Team uses biomimicry of bats to help drones navigate in the dark, dust or smoke
To get drones to fly around complicated obstacles in the dark by themselves, University of Cincinnati researchers are turning to the pros.
Bats have evolved to use sound and echolocation to navigate and find food. Their sonar is so keen, in fact, that nectar-loving bats can "spot" their favorite flowers in pitch darkness using only sound.
Now researchers in UC's College of Engineering and Applied Science are harnessing this superpower to improve drone navigation and autonomy.
Drones can be piloted manually using line of sight, video cameras, global positioning satellites and laser-based radar called LIDAR. UC for years has been developing autonomous drones that rely on fuzzy logic and other forms of artificial intelligence.
But the latest UC drone project adds another navigational layer: sound. UC professor and bat expert Dieter Vanderelst wants to give drones of all kinds the added ability to observe and avoid obstacles with echolocation.
Researchers said this is especially useful in situations where LIDAR and satellite systems are less reliable such as smoky or dusty conditions in buildings or tunnels.
"The problem is challenging because inside a building, you have obstacles in a very cluttered environment," said Manish Kumar, UC associate professor of aerospace engineering. "The unmanned aerial vehicle can navigate in smoky or dusty conditions using sonar."
Vanderelst is uniquely qualified to solve this problem. He majored in biology and studied bats and how they navigate in Israel's rocky Negev desert. He splits his time between the engineering college and the psychology and biology departments of UC's McMicken College of Arts and Sciences.
"There are hundreds of species of bats and they all have very different calls at different frequencies," Vanderelst said.
Leaf-nosed bats use their odd-shaped appendages to amplify and focus sound at a constant frequency. Other bats create a symphony of chatters, which enables them to find fruit or flowers by sound.
"Intuitively you'd think a flower is easy to find because it's colorful and stands out from the green of the forest. But color doesn't mean anything at night," Vanderelst said. "Their ability to scan the leaves to find flowers is either incredible or we're just missing something that makes it easy. We might be looking at it from the wrong point of view."
While our binocular vision gives us a 210-degree panoramic view, Vanderelst said bats have a much narrower field of detection using a beam of sound that spans less than 60 degrees.
"It's like they're waving a flashlight in front of them to find prey in the dark," Vanderelst said.
Bats are expert at it. Besides catching food on the fly, bats can find insects and frogs that are hiding motionless on leaves.
To understand how he might translate bat skills to a computer drone, Vanderelst started in his UC lab. He built a robot.
"I'm interested in looking at how bats actively use sonar to get around the world," Vanderelst said. "I hope to convince people we can use echolocation on very small drones."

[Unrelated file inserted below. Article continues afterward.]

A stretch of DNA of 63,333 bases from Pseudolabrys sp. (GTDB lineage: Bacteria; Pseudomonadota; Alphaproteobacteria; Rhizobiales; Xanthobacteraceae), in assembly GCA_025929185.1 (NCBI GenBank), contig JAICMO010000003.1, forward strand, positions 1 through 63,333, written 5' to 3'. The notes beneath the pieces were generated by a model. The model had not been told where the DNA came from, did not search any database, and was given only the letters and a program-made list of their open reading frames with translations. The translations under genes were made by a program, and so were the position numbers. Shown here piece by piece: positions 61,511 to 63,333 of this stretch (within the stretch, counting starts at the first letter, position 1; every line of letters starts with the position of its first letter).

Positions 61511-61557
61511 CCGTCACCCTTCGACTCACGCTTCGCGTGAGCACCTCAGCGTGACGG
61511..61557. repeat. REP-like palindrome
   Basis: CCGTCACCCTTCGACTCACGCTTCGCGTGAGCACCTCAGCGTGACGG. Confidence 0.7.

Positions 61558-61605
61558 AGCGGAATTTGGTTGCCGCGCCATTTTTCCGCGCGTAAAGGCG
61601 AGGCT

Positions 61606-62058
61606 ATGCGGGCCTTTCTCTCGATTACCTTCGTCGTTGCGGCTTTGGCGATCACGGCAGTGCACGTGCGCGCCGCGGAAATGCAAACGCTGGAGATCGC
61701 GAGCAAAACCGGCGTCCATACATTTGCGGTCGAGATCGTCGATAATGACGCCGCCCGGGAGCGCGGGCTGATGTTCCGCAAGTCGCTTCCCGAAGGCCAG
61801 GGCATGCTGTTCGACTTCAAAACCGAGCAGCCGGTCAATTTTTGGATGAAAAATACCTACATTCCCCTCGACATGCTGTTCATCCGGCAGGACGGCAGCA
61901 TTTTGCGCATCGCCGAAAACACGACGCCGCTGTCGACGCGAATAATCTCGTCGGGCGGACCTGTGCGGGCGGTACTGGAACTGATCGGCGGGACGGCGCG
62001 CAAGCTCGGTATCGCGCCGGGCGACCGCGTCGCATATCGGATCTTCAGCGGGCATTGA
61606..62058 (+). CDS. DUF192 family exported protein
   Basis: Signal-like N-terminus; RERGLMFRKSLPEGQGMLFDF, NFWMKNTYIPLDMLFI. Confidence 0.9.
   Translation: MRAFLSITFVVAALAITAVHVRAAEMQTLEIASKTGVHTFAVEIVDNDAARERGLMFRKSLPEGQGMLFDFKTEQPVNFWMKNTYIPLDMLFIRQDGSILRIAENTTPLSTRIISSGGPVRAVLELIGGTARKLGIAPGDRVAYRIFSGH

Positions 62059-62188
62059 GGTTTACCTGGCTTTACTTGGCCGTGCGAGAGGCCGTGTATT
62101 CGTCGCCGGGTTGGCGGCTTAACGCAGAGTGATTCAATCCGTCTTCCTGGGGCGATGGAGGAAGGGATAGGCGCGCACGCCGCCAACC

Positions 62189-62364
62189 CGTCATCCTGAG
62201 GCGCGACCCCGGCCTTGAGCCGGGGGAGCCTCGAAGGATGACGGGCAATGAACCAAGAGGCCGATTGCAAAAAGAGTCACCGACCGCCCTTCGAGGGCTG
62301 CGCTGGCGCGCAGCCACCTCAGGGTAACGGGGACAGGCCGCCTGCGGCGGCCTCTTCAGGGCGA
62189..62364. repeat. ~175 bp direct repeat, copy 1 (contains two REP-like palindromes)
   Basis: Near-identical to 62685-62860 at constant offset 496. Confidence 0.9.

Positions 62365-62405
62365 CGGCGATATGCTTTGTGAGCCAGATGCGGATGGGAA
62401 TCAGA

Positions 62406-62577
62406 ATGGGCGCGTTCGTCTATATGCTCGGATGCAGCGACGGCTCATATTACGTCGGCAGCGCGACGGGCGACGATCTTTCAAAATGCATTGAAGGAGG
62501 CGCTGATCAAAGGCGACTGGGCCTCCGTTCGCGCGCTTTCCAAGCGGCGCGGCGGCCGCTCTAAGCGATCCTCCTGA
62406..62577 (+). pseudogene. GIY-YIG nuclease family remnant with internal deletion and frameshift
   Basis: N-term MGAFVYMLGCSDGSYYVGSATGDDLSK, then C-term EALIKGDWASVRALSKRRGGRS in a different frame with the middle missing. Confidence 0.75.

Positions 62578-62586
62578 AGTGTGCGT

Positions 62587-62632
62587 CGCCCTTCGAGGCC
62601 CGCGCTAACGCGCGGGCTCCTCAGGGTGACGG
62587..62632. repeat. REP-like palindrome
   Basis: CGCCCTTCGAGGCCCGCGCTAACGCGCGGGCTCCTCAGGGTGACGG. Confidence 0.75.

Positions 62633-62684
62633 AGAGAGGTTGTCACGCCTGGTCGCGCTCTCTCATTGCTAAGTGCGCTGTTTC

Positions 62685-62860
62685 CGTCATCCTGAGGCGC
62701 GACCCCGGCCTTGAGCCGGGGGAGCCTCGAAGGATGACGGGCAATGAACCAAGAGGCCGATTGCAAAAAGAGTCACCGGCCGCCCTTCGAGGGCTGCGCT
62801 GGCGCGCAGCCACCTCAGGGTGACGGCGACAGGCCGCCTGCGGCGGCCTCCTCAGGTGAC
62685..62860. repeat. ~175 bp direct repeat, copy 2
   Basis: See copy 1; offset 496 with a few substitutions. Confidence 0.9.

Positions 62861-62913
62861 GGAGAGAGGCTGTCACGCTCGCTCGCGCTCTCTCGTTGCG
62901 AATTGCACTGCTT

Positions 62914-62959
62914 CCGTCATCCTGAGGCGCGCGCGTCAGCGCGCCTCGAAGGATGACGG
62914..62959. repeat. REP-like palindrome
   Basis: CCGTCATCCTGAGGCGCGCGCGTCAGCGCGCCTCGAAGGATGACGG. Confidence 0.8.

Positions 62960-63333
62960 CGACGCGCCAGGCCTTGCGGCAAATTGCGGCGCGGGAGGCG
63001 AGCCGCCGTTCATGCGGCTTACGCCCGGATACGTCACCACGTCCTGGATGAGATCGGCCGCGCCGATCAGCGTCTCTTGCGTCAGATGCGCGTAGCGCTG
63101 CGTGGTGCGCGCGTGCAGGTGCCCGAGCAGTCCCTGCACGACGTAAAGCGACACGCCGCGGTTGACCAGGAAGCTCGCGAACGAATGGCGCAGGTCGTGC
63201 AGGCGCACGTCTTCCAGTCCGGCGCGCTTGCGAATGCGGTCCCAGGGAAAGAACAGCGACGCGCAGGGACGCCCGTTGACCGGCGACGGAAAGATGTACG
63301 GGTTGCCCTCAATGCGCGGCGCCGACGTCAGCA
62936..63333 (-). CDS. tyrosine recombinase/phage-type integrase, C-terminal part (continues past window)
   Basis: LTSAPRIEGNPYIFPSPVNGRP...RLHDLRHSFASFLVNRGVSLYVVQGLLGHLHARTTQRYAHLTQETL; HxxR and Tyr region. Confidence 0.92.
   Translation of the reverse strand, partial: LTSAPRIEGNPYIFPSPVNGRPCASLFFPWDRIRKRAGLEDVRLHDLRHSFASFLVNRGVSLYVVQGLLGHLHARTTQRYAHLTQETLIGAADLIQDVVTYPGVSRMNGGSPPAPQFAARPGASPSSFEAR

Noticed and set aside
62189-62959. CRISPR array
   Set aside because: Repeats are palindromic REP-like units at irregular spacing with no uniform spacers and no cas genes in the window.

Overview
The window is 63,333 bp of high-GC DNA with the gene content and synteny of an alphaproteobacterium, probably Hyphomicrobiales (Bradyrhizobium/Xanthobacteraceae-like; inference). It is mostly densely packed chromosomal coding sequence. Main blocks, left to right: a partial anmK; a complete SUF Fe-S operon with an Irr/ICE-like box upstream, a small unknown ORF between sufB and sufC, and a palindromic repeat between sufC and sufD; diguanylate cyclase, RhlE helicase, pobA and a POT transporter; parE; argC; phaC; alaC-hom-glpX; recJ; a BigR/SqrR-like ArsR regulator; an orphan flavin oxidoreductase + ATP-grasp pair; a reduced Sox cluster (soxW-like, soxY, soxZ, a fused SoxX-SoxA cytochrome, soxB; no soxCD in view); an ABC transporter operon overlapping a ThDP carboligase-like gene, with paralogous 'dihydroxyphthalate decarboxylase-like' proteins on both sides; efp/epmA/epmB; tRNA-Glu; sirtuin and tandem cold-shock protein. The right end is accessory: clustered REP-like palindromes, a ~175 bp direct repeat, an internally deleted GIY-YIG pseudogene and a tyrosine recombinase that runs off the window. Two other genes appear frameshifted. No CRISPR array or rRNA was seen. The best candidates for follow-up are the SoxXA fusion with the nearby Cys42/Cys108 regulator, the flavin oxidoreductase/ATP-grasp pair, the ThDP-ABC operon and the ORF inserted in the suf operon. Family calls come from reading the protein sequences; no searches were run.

Vanderelst designed his sensor system by taking cues from nature. First, he used a 3-D printer to render the heads of tiny leaf-nosed bats as a reference guide. His robot's microphones mimic the shape and contour of bat ears, placed slightly offset on the robot frame in much the same way a barn owl's ears are asymmetrical on its skull. This helps the night hunters home in on prey in complete darkness using sound alone.
The size of a Yorkshire terrier, the red three-wheeled robot has an array of ultrasonic speakers and microphones that can emit tones or pulses of sound and sensors to detect the reflection or echo. Just as no two bird species sound the same, bats make chirps of unique frequencies and duration as well.
The robot's bat-like chirps range from 25 to 75 kilohertz, but Vanderelst said 50 is the sweet spot. To capture the echolocation ability of bats, a drone will have to be nearly as acrobatic.
"A bat turns its head first to look where it wants to fly and its body follows behind," Vanderelst said. "Bats constantly change the focus of what they're looking at, so my robot needs to be able to steer where it is looking so it can do the same."
Vanderelst said the lessons he learns getting a robot to navigate independently in two dimensions on the ground will translate to a drone operating in three-dimensional space. He envisions a drone cocking its "ears" independently of each other to navigate with precision in tight confines the way bats do.
"Flying a drone is a highly technical skill. The operator has to concentrate very hard not to crash into anything," Vanderelst said. "And if the drone's cameras fail because it's dark or dusty, it would be great to have an autopilot that steers you away from obstacles using echolocation."
The project captured the attention of the U.S. Department of Homeland Security, which is interested in exploring applications, UC's Kumar said.
Kumar envisions a drone that can fly autonomously into an unfamiliar area while it scans and maps the confines of the 3-D space for use by distant human observers. This would be valuable for SWAT teams or rescue workers in situations where sending a person in to scout a location might put lives at risk.
"That's where Dieter's bat-inspired drone will help us," Kumar said.